How to design your own HIIT program

Want to know how to design a killer cardio workout? Here are my favourite ways of designing a program that will guarantee fat loss.

First, what are the basics of fat loss? Read this HIIT workout post, beginner’s guide to cardio and more fat loss workouts if you want to learn about High Intensity Interval Training and other styles of training designed to make you lose weight.

How do I design my own fat loss program?

This post will give you some tools to design your own cardio program in case you are running out of ideas during the global lockdown. In this post, I start by breaking down what intervals are efficient at fat loss for beginners, intermediate and advanced athletes. I would perform this style of training just a few times a week, with three times being an optimal frequency to work towards getting to.

High intensity interval training is designed to get your body burning fat even after your workout, it therefore needs adequate recovery periods in between training sessions.

What is your training level?

For beginner levels, a 15 second maximum interval at a high-intensity followed by a 1 minute rest period is a good place to start. You will have to repeat this interval 6-7 times. The exercises that you can perform during your high-intensity period will be listed below.

For intermediate levels, a 30 second interval at a high-intensity followed by a 1 minute rest works. You can repeat this interval 6-7 times as well.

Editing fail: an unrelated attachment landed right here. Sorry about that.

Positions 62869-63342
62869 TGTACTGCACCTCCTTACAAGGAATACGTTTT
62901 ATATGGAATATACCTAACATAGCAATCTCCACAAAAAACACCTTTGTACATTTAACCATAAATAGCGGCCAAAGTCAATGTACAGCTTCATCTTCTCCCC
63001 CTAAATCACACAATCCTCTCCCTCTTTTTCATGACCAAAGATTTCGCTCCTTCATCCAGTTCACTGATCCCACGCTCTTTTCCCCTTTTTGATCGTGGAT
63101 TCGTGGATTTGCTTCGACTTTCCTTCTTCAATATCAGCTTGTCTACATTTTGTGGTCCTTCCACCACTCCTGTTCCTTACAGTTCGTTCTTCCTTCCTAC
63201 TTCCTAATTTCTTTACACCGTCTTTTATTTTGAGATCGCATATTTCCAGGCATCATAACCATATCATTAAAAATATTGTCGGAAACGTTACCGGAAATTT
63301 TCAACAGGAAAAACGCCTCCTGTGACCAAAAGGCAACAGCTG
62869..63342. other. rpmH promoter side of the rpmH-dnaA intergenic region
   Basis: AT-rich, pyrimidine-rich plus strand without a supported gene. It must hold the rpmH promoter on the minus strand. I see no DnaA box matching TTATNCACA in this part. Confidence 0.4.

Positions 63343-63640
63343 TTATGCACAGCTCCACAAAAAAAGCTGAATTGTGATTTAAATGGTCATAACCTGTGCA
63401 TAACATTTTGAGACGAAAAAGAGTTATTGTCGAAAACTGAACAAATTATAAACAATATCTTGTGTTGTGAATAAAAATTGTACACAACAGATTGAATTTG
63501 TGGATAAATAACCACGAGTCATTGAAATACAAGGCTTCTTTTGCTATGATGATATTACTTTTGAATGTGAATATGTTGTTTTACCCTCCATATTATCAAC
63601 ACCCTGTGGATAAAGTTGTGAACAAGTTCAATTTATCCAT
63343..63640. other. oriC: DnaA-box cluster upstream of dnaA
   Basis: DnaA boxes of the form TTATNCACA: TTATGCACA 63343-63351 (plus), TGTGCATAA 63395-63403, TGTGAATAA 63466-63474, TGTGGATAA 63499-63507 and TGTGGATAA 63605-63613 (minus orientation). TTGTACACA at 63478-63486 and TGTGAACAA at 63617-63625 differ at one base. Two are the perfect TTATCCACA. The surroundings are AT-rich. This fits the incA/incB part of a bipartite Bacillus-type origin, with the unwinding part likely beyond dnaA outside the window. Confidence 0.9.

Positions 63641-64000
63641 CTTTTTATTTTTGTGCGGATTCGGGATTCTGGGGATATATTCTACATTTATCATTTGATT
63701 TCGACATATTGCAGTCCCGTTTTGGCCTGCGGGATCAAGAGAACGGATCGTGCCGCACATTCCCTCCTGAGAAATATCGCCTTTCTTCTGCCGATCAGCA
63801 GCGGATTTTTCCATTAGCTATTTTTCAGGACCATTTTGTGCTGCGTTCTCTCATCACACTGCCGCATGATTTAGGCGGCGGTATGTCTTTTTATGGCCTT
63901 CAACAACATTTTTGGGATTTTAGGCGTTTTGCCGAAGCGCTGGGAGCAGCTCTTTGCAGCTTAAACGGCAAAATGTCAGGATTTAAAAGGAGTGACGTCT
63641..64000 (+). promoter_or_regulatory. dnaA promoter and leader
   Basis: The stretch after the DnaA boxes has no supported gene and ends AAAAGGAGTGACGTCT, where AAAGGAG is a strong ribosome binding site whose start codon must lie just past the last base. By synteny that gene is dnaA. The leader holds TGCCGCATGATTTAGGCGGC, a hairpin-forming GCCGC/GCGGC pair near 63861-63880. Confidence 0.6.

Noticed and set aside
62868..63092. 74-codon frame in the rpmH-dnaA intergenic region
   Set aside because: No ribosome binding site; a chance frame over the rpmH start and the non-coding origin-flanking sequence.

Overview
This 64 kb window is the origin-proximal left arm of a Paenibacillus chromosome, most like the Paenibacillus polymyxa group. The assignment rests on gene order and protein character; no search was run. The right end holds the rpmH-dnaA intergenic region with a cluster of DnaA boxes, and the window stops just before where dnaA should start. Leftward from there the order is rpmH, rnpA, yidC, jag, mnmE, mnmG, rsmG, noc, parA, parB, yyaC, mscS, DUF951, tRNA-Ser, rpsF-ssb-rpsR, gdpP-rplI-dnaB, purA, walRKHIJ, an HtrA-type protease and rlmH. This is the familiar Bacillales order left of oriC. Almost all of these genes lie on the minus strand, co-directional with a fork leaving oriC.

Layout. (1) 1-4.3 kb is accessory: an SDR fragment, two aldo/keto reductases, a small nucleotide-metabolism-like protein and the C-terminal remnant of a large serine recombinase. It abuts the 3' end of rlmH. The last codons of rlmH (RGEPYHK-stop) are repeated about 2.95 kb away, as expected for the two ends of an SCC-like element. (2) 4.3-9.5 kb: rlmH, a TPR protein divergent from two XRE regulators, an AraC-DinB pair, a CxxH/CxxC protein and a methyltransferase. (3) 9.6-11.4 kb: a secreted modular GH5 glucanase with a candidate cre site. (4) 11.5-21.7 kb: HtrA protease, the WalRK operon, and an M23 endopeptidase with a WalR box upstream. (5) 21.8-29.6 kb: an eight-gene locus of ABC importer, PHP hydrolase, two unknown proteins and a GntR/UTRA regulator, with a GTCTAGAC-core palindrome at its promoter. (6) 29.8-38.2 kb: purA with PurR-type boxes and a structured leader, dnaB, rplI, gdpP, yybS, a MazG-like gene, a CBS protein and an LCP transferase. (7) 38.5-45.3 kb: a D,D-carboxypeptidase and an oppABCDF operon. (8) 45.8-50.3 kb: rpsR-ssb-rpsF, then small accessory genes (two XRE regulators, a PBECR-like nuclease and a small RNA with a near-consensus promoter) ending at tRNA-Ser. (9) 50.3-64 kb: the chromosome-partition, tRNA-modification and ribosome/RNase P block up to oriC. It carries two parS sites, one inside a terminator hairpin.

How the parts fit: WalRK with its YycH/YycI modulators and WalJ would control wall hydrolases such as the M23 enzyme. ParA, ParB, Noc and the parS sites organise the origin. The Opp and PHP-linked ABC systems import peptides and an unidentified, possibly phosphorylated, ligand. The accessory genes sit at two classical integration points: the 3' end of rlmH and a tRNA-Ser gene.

For advanced levels, perform your cardio exercise at a high intensity for 45 seconds and rest for 1 minute. Repeat 6-7 times.

What are some of the exercises that you can perform at a high intensity?

Firstly, if you have access to cardio equipment like a treadmill, elliptical machine or stationary bike, then you have a good base to start from.

If you do not have access to these machines nor do you enjoy using them, then why not try giving any of the bodyweight exercises below a shot.

Bodyweight cardio exercises for HIIT workout:


  1. Jumping Squats
  2. Butt-kicks
  3. Push ups
  4. Side Lunges
  5. Jumping Lunges
  6. High-Knees
  7. Squats
  8. Mountain Climbers

How many of these exercises can I do in one workout?

Our final step is using this interval with four exercises or one chosen piece of cardiovascular equipment like a treadmill/elliptical/cycling machine.

Why four exercises? It does not have to be just four, however, I do think that a beginner will enjoy performing squats for 15 seconds, resting, side lunges for another 15, push ups and jumping lunges for the final 15 with rest periods more than simply just doing squats for the entire workout.

So it does not have to be just four exercises, it can be as many or little as you want.

In conclusion, remember that consistency is king when it comes to getting actual results which in this case is healthy and sustainable fat loss through HIIT training.

I hope that you enjoyed this post on designing an HIIT workout, let me know what you thought in the comments!

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